What comes first, the lyrics or the melody?
Lyrics almost always come first. There have been a few songs I’ve started with a chord progression but that’s pretty rare. I find those harder to write.
You started out by writing books then switched to writing songs, how did that transition take place?
I started writing children’s fiction when my oldest daughter was three. She inspired a picture book idea. Up to that point, I’d never thought about writing fiction. I honestly didn’t think I was much of a writer, but something inside of me felt compelled to try. I met a published children’s book author named Katharine Robey, and she gave me some helpful feedback. Then I took a continuing education class at Emory on Children’s book writing and joined a regular writing critique group with author Carol Lee Lorenzo, where you and I ultimately met. I went on to write close to a dozen picture book manuscripts and completed drafts of two middle grade novels. All of that happened over a nine year period, but some time in late 2014/early 2015, I started taking guitar lessons. I’d been given my first guitar at the age of 12 but had never had lessons. I’d taught myself enough chords back then to write my own songs, but as I got older, I'd put the guitar away to pursue other interests. As I started playing again at the age of 40, the desire I’d once had to write songs bubbled up again.
Did you have any confidence issues when you started writing? What about performing in front of an audience?
Yes, I had terrible confidence issues when I started songwriting. I felt completely inadequate on the guitar, and I struggled sometimes with finding the right words. I was in awe of how easily my writing teacher, Stefan, could find great lines, and I often got frustrated with myself, but Stefan was very encouraging and taught me so much about the craft. There were many times I wanted to quit, but something wouldn’t let me. Writing felt more like a need than a want. I still struggle with imposter syndrome, and question if I have what it takes to do this, but over the years I’ve learned how to push through that doubt. When I’m asked to do something that scares me, my response is always yes. With each step forward, I’ve met the most amazing people and I’ve had life changing experiences. I know it’s cliche to say, but 2020 taught me that life it too short. We have to take chances, try new things and keep growing and changing. The greatest blessings come from taking chances on yourself.
What is the best advice that you can give to aspiring singer/songwriters?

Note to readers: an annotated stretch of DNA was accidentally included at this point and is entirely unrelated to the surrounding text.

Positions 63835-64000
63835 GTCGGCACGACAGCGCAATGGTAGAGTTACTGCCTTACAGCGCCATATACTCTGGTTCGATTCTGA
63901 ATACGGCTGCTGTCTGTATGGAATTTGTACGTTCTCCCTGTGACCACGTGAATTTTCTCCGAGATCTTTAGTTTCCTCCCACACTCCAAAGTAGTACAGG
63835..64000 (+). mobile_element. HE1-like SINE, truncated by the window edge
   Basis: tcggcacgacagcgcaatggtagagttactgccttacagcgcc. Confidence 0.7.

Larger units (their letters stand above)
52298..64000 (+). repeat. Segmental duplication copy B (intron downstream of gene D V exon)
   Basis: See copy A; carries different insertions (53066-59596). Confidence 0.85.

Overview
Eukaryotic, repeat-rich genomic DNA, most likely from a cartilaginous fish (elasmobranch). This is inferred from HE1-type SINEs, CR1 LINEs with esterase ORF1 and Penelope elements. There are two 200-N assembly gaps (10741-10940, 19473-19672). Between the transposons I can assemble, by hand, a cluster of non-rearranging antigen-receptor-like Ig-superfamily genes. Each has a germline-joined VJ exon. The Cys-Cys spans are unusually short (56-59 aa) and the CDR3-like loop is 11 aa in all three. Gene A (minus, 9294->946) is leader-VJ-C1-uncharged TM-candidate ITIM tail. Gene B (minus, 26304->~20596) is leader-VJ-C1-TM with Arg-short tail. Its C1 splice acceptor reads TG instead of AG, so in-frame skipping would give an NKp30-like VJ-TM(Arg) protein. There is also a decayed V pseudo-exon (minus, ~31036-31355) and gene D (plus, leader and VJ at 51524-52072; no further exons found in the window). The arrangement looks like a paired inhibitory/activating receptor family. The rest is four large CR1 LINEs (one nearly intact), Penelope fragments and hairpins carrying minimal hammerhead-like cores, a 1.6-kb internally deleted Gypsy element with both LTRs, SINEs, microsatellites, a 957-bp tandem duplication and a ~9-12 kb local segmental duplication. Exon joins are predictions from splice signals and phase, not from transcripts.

Listen and learn from other songwriters who inspire you, but find your own voice. You have something important to say and a way to say it that is unique. Be a good listener and put yourself in other peoples shoes to speak universal truths about life. You don’t have to limit yourself to writing from your own life experiences. Stay open to whatever creations are coming in and don’t let your inner critic stop you from moving forward. That critic will serve a purpose when editing, but it can hold you back when you are creating something new.
What do you enjoy most about the song writing process?
It’s so satisfying when a song starts to take shape and the words and melody come together. I actually like the revision process. I love searching for the unexpected rhymes and finding the perfect imagery to set the scene and convey a feeling. Every now and then a song will write itself and those moments feel like a gift from heaven.
In your opinion, why is expressing yourself creatively important?
I am pretty introverted and process things internally. Sometimes I have a difficult time expressing my feelings verbally, so writing is my way of conveying them. I am so grateful to have songwriting. It brings me so much joy and helps me understand myself and other people better
Click on the following links to hear Kelly Williams Music:
Do you have a favorite recipe to share?
I love my mom’s tortilla soup recipe. It’s my go to when I need to someone a meal.
1 pkg (4) boneless chicken breasts cut into bite size pieces
2 cups of water
1 can beef broth
1 can chicken broth
1 can cream of mushroom soup
1 (14oz) can of diced tomatoes
1 (8oz) can of whole kernel corn (drained)
1 (15oz) can garbanzo beans
1/2 cup chopped onion
1/2 cup chopped green peppers
1 tsp of garlic
1tbsp of Worcestershire sauce
1 tsp chili powder
1 tsp cumin
1/8 tsp pepper
1/8 tsp paprika
Sauté onion, bell pepper and garlic in small amount of olive oil.
Add remaining ingredients and bring to a boil and then simmer for 30 minutes.
Garnish with shredded Monterey Jack & cheddar cheese and Tortilla chips
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2/4/2023 03:04:56 pm
Nice interview and inspiring story for all creatives!
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K.E. Bonner is the author of Witching Moon, coming from Belle Isle Books in fall/winter 2020.